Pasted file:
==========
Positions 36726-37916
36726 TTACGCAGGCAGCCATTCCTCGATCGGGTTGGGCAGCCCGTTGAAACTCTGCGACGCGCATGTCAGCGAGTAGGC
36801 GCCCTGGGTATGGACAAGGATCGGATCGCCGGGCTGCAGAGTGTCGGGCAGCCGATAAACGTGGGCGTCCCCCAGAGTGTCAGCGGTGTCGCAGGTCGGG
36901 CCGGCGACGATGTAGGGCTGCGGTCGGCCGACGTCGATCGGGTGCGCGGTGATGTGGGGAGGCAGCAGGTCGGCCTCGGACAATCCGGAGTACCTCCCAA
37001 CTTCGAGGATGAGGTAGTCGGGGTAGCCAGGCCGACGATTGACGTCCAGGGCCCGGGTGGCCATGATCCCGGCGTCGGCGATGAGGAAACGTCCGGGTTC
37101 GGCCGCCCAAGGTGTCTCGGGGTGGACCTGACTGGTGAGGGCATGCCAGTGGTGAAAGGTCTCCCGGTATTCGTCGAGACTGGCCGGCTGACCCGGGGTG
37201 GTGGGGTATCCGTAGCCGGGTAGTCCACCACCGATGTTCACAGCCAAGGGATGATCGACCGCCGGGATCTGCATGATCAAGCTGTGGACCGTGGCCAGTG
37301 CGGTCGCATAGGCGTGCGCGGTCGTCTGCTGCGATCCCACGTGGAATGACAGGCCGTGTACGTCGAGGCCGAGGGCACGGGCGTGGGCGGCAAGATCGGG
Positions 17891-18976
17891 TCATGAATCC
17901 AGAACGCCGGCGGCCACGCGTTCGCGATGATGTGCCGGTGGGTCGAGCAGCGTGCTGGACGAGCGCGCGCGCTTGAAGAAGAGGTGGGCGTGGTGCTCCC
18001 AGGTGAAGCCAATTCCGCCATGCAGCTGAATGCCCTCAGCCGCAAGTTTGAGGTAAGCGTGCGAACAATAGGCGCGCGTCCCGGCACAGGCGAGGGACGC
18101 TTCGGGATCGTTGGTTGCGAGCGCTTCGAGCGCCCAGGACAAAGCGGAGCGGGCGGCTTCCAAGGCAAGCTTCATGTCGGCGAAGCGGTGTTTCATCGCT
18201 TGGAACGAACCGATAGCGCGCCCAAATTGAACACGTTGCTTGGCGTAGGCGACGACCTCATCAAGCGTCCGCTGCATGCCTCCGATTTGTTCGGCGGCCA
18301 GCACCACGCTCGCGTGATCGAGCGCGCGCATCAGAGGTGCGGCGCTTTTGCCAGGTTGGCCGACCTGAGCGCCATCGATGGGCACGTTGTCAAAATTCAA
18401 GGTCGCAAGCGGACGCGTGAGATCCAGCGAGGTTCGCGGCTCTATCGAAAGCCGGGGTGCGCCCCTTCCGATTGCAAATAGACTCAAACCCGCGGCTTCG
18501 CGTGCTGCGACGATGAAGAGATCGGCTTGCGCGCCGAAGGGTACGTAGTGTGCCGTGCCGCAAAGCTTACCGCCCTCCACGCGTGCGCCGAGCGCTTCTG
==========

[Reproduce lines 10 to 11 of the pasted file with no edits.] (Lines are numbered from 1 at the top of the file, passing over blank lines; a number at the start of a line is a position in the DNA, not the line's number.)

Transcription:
17891 TCATGAATCC
17901 AGAACGCCGGCGGCCACGCGTTCGCGATGATGTGCCGGTGGGTCGAGCAGCGTGCTGGACGAGCGCGCGCGCTTGAAGAAGAGGTGGGCGTGGTGCTCCC